7. 7. Remains Submerged in Water <ul><li>Tissue loss from: </li></ul><ul><ul><li>Effects of the water current </li></ul></ul><ul><ul><li>Chemical composition of water </li></ul></ul><ul><ul><li>Industrial waste water </li></ul></ul><ul><ul><li>Predation by insects, marine animals, fish </li></ul></ul>O’Brien, et al.
  8. 8. Body at 4 weeks O’Brien, et al.
  9. 9. Body at 7 weeks O’Brien, et al.
  10. 10. Body at 12 weeks O’Brien, et al.
  11. 11. Stages of adipocere formation on a body floating in water for 3 months Stage I – 4 Float, bloat, ovapositioning and hatching Stage II 4–6 Early: insect activity, skin sloughing, cutis anserina, residue formation on water surface Stage III 6–8 Early: adipocere formation, microbial growth, color loss; Increased: insect activity, skin sloughing, cutis anserina, residue formation on water surface Stage IV 8–10 Increased: adipocere formation, microbial growth; Advanced: insect activity, cutis anserina, color loss, residue formation on water surface Stage V 10–12 Advanced: adipocere formation, microbial growth; Reduced: insect activity O’Brien, et al.
  12. 12. Case Example – Fresh Water <ul><li>Decomposed remains found in a dam on the Seine River after 3 years </li></ul><ul><li>Successful recovery of DNA profiles using Profiler Plus kit from bone (10 STR loci and amelogenin) </li></ul><ul><li>No results from saponified sternocleidomastoid muscle </li></ul>
  13. 13. Case Example – Fresh Water
  14. 14. Case Example – Fresh Water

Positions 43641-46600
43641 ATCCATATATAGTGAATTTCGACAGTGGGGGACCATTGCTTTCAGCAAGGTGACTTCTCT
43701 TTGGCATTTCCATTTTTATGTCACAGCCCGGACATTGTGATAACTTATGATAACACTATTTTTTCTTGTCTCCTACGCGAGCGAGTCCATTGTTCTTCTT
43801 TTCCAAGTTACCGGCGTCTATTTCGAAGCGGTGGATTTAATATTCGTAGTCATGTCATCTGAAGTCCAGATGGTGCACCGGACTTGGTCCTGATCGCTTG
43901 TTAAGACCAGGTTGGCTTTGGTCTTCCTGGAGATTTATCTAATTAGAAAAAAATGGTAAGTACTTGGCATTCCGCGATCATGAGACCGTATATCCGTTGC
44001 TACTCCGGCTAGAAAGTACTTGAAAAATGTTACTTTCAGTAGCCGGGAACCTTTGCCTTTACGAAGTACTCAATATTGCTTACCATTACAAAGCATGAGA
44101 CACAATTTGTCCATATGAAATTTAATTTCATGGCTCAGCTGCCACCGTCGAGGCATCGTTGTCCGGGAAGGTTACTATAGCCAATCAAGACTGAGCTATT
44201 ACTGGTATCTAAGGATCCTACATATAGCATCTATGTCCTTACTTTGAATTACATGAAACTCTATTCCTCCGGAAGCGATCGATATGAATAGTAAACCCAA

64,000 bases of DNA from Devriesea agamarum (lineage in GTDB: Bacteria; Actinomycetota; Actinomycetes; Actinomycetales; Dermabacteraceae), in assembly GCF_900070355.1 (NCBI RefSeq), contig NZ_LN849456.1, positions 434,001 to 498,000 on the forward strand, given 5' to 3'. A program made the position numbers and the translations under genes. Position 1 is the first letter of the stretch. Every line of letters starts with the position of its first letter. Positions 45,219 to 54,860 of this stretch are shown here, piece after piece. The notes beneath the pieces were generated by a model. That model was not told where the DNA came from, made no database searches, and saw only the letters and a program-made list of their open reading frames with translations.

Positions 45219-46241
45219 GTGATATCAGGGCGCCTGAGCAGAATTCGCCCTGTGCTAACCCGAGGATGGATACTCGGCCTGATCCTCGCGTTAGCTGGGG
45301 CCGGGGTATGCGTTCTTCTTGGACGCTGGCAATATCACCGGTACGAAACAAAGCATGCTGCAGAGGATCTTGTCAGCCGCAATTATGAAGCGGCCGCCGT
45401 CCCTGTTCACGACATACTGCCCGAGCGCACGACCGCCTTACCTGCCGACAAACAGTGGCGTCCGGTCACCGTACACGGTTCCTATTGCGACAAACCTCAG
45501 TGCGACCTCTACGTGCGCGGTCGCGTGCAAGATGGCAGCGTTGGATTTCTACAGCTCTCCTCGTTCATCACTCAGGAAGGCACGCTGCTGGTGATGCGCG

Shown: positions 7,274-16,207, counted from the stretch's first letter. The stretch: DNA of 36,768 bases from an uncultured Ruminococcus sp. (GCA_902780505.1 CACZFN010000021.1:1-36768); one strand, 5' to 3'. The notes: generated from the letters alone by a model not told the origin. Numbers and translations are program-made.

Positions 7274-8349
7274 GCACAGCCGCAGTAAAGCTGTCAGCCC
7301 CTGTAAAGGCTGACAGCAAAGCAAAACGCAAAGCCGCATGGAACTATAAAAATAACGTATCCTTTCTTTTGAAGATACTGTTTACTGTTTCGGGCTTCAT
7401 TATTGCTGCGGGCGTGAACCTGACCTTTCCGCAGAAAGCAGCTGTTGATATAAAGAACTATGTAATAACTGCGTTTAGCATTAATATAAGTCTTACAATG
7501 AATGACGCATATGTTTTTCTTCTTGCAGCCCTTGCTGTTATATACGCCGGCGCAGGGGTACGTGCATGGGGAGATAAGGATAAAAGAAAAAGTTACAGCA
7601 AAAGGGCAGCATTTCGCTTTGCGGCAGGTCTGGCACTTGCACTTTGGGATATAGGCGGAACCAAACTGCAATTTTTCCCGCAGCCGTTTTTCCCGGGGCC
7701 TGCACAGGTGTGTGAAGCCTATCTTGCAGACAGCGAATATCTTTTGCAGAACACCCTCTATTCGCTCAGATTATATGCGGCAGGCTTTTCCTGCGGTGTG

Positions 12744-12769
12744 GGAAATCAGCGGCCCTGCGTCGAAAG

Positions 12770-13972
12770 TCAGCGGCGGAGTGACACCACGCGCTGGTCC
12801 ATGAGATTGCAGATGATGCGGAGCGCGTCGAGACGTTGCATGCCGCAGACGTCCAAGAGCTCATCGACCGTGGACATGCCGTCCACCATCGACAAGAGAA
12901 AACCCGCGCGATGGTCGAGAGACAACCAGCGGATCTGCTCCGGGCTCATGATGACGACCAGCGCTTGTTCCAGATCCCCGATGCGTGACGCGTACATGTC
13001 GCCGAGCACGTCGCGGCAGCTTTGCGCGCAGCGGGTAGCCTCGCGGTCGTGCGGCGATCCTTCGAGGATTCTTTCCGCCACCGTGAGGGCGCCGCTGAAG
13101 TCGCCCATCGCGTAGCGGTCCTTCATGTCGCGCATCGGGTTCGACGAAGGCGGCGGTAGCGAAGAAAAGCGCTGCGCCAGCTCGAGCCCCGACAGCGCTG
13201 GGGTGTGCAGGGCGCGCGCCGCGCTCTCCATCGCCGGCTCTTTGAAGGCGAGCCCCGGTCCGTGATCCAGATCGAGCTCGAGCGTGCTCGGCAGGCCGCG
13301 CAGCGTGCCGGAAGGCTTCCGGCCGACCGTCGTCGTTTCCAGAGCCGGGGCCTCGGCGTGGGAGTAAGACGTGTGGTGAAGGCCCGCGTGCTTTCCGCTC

15. 15. Case Example – Salt Water <ul><li>Skeletonized remains found in 2 rubber boots in March 2005, 145m deep in the Southern Australian coast (Great Australian Bight) </li></ul><ul><li>DNA analyses on reference samples from relatives of fishermen who had disappeared in the area </li></ul><ul><li>Victim identified with Profiler Plus kit as a 52 year old prawn fisherman, swept off of boat about 10 years earlier </li></ul>
  16. 16. Case Example – Salt Water <ul><li>DNA stability maintained by low light conditions, cold temperatures, alkaline pH of the ocean floor (pH was between 7.5 and 8.5) </li></ul>Byard, et al.
  17. 17. Case Example – Salt Water <ul><li>Remains found relatively preserved within rubber boots </li></ul><ul><li>Wedges of bone from distal ends of each tibia were submitted for DNA analysis </li></ul><ul><li>Homicide with dismemberment was considered as a possible scenario </li></ul><ul><li>Possibility of drifting of remains along the ocean floor…could have come from coastal areas </li></ul>
  18. 18. DNA Profiles Obtained Byard, et al.